Story-I liked this story, but you can tell it’s mostly there to get all the old gang back together.  With the exception of only a few major characters, all the boys are back.  Not horrible, but the book feels like it has to check in with everyone to hit all the fan favorites.  Again, not horrible, but as book series get longer it’s a problem that tends to creep into the series.  What is here is a fun ride that doesn’t feel stupid or stupid for a fantasy book at any turn.  The book even has built in “breathing sections” where the readers and characters get to live for a few minutes instead of just run/fight all the time, so the pacing is awesome.  Also, the idea of characters questioning if they are evil or good is another well done part of this story.  Overall, I like what I see in this book.  4.5/5

 

Summary-Here’s the straight deal-don’t just start reading this book.  Go read Storm Front if you want to start reading the Dresden Files.  It’s the first book, so start there.  If you like that one, odds are you will like this one, but please work your way up from there.  If you loved the previous ones, like me, you will love this one.  This book continues a lot of the last book’s themes which I enjoy while still delivering the action too.  It stands on its own, but don’t start here if you can avoid it.  As for the book itself, it a great book, but suffers from some of the same problems that most large series do. 93%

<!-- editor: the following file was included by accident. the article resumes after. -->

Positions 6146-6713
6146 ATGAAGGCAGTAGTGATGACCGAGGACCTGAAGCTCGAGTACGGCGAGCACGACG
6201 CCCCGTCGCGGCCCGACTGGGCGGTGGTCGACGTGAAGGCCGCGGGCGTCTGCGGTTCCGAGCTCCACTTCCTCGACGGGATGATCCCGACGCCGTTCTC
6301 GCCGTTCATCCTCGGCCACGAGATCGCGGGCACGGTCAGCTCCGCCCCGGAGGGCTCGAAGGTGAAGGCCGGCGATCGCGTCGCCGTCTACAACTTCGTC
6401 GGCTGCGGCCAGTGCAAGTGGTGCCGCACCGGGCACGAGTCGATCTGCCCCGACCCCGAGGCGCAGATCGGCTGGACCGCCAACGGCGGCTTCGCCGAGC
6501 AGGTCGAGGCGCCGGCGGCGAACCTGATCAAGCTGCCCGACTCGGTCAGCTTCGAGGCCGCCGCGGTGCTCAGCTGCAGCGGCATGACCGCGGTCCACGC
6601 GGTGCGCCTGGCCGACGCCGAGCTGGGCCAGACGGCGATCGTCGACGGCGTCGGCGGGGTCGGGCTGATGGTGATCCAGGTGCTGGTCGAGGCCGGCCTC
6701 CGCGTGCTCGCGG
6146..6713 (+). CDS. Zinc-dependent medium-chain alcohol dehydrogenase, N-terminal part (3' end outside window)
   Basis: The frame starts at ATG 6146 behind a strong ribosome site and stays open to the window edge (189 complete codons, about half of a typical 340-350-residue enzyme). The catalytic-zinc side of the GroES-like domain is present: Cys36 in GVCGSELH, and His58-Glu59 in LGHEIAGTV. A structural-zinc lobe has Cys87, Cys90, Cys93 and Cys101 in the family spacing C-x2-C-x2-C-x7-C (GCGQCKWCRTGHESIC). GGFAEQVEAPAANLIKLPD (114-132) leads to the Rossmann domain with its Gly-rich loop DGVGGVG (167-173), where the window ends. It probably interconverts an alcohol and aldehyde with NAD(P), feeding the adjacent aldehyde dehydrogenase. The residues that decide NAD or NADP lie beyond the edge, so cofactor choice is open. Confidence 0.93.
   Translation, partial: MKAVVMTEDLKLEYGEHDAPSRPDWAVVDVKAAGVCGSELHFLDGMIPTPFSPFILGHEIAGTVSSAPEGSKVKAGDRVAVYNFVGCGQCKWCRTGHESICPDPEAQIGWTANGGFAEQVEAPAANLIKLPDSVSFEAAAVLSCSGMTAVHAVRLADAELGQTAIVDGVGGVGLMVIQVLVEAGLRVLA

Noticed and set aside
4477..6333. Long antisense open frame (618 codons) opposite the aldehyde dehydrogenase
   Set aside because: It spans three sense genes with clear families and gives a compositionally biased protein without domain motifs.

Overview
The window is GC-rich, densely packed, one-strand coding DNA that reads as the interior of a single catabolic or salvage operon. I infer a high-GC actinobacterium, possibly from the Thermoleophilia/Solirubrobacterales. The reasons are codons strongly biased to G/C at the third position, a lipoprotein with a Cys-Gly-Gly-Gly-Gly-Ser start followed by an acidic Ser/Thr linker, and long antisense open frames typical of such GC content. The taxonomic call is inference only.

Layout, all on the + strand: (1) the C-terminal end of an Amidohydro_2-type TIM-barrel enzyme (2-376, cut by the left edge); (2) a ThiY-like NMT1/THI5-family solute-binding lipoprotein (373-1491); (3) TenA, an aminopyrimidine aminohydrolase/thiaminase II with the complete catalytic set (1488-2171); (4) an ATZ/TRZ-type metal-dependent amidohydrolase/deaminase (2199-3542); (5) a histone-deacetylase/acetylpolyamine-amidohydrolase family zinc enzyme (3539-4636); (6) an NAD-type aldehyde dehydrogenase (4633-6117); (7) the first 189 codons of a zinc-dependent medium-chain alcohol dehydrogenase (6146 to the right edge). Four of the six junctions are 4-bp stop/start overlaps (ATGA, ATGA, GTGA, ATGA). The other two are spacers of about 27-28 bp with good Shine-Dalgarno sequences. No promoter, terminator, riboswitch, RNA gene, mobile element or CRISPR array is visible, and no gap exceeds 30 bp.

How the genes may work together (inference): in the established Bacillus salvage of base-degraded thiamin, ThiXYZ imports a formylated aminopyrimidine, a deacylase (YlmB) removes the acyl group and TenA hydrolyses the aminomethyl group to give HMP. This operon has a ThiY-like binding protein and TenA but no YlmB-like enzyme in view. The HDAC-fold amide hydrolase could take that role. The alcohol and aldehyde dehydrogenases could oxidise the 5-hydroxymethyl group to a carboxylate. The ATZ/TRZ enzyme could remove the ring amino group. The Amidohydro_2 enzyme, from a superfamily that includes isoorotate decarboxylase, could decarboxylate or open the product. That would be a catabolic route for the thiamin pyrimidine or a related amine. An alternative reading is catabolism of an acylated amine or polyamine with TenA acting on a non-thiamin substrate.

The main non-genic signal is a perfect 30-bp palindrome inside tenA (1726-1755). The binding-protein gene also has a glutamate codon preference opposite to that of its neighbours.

Audiobook EXTRA–  I’ve listened to every single Dresden Files book as an audiobook.  James Marsters is amazing as a narrator making every single character come to life, so that in and of itself is a reason to get this as an audiobook. 5/5

Daily Punch 8-1-14 Summoning Sickness quality for Shadowrun 5e

I’ve been making a lot of good qualities for Shadowrun 5e, how about a bad one….

 

 

Summoning Sickness

Bonus: 5 Karma per Level (Max 4)

RequirementSkill ranks or skill group points in Conjuring skills equal to the level taken for this quality.

You play with spirits, but they don’t play nice with you (kind of like cheap McHugh’s sliders)!  When you use a skill from the Conjuring skill group, you gain extra drain equal to the level(s) you take in this quality.  Determine if the drain is physical or stun before adding the additional drain from this quality.

 

Thoughts?